Complexity’s Methods & Models

19 September 2013 by Farooq Khan, posted in complexity science

Complexity is a term that has become highly popular, however the application of this field needs to be further defined and refined, especially since there is no unified view of how to define complexity. There are different definitions of complexity, which become apparent depending upon the research area, and while there are some common threads, computer scientists, biologists, physicists, mathematicians, social scientists will each have their own particular flavour in how they define complexity; these differences become more apparent when applying complexity in each research area.

Complexity is a powerful paradigm. Understanding the distinction between complexity thinking and complexity science is important in order to define the methods and tools, which should be used when applying complexity in exploratory research. The challenge for us, is to develop clear methods and approaches in how we study complexity according to the needs of the reality we are studying. Complexity science has developed well-defined methods of studying complexity ranging from network science to dynamical modelling. These methods of modelling complexity provide us with well-defined approaches of studying complexity, and scientific innovations will arise in how we develop the mathematical concepts and tools to study complexity in every field.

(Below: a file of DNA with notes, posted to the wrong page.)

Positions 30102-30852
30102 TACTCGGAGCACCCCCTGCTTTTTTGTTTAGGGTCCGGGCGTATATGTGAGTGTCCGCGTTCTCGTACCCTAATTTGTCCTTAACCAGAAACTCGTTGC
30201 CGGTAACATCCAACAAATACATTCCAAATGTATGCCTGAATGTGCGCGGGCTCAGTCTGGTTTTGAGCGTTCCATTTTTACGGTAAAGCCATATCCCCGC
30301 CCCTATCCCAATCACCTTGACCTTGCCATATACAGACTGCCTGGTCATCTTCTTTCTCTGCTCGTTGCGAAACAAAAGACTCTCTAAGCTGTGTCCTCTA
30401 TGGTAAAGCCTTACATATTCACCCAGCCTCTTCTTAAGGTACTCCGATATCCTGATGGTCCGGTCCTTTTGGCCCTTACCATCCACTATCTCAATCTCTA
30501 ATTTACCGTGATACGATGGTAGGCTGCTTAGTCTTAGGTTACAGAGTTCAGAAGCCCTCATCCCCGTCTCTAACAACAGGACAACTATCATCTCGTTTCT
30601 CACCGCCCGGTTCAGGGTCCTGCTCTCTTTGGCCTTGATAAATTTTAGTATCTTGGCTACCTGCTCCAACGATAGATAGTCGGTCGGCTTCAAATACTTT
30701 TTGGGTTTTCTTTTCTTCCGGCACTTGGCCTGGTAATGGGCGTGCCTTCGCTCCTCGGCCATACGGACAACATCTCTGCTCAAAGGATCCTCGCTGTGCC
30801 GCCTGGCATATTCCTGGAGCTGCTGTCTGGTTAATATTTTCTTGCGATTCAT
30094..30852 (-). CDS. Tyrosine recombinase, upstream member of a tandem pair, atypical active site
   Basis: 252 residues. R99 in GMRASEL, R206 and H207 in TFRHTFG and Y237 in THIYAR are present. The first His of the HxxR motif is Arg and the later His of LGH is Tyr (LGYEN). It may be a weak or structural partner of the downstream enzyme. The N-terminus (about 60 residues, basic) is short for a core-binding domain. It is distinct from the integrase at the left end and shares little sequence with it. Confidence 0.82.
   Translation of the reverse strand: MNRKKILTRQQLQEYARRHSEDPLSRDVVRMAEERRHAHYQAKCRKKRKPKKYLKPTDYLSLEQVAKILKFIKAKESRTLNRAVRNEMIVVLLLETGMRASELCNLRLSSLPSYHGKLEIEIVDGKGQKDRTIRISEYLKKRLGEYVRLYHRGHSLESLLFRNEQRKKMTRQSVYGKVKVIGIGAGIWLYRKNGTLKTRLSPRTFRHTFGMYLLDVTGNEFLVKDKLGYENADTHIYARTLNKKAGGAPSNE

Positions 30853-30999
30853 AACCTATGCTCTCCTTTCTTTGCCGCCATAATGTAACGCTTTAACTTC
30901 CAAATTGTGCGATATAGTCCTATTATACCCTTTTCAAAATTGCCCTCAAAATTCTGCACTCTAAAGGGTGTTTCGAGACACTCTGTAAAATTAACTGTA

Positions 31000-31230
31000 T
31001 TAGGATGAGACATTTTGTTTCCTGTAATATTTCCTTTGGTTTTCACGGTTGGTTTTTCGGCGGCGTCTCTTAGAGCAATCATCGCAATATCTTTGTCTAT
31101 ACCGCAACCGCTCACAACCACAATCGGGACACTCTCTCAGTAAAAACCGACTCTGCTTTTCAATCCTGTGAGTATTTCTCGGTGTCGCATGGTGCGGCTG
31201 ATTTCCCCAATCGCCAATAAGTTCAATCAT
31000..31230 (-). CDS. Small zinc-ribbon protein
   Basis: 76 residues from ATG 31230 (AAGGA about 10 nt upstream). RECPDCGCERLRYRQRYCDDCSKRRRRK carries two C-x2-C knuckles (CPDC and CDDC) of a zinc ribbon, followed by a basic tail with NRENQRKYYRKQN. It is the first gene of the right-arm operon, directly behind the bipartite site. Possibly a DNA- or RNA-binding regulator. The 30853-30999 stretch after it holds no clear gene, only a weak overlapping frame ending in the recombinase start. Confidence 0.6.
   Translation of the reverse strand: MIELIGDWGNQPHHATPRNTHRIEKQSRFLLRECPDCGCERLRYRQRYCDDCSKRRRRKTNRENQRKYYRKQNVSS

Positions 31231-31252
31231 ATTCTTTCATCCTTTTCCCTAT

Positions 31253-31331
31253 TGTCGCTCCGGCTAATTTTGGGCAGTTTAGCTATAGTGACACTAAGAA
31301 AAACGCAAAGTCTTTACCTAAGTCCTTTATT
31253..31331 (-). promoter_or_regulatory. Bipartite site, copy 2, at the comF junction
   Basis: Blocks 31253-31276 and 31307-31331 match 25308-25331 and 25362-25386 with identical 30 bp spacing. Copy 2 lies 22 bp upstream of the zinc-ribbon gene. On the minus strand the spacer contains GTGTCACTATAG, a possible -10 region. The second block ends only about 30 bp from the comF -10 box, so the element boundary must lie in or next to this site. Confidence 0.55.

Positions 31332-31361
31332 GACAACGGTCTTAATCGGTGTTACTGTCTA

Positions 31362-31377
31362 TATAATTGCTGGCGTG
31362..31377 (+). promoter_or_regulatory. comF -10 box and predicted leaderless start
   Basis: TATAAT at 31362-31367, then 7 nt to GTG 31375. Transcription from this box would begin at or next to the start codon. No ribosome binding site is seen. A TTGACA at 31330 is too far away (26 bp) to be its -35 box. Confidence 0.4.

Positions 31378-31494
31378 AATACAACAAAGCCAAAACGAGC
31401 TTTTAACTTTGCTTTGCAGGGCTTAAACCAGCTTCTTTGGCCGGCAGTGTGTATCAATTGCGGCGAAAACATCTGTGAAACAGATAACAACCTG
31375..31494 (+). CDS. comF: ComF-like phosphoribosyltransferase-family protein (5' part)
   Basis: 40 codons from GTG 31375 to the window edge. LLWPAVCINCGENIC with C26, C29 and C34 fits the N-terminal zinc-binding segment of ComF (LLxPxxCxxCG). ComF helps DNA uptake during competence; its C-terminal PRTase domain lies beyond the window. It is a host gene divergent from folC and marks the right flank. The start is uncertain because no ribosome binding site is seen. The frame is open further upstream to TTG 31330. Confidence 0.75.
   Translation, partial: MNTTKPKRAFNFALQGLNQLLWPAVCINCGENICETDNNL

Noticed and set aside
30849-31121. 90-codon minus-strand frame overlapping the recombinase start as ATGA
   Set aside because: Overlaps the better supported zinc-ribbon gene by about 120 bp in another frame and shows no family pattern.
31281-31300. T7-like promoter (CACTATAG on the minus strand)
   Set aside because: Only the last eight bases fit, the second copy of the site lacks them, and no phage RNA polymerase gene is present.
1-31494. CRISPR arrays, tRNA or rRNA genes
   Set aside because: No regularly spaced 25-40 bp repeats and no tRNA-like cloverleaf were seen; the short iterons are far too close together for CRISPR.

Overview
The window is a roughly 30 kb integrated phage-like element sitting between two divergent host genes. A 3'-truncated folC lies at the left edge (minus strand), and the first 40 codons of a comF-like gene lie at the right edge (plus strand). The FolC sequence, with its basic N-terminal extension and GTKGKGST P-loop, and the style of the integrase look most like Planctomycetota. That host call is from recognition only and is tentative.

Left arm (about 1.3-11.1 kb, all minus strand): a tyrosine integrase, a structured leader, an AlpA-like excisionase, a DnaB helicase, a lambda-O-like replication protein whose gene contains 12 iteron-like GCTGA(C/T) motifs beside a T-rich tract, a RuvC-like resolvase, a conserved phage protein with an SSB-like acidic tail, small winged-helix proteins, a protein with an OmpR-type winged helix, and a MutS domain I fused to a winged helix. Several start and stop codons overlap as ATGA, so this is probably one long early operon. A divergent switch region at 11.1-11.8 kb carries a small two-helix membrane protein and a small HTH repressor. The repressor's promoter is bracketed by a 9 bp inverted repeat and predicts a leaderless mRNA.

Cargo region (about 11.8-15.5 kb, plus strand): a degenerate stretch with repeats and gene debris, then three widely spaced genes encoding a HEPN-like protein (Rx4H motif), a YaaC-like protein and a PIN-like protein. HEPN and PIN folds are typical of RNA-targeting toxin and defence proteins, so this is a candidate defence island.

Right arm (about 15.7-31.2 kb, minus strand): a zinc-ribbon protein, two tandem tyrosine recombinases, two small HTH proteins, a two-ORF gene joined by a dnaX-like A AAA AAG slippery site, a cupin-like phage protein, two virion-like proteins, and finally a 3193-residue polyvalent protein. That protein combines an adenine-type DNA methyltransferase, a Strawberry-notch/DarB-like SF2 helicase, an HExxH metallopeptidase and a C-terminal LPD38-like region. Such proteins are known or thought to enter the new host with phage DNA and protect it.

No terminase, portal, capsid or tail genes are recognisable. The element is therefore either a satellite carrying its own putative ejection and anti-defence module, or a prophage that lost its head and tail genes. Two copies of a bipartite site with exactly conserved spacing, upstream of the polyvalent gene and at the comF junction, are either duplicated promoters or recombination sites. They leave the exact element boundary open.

There is also I think another aspect, which is what I would describe as complexity thinking, which is simply recognising that different disciplines are needed to understand complexity in different settings. Each discipline will understand reality in a particular way, and it is the convergence of these different perspectives, which is what I would describe as complexity thinking. The challenge is to unify these different perspectives in order to create unique insights, and this requires more fluidity in thought. Developing an understanding of different perspectives and how those perspectives were arrived at enables us to both enrich our thinking and develop new models to describe reality. Consequently it is important to have a wide knowledge of different modelling approaches from different fields. The challenge my colleagues and me is how we translate that into developing models that draw from different disciplines into models that are 'all encompassing'.

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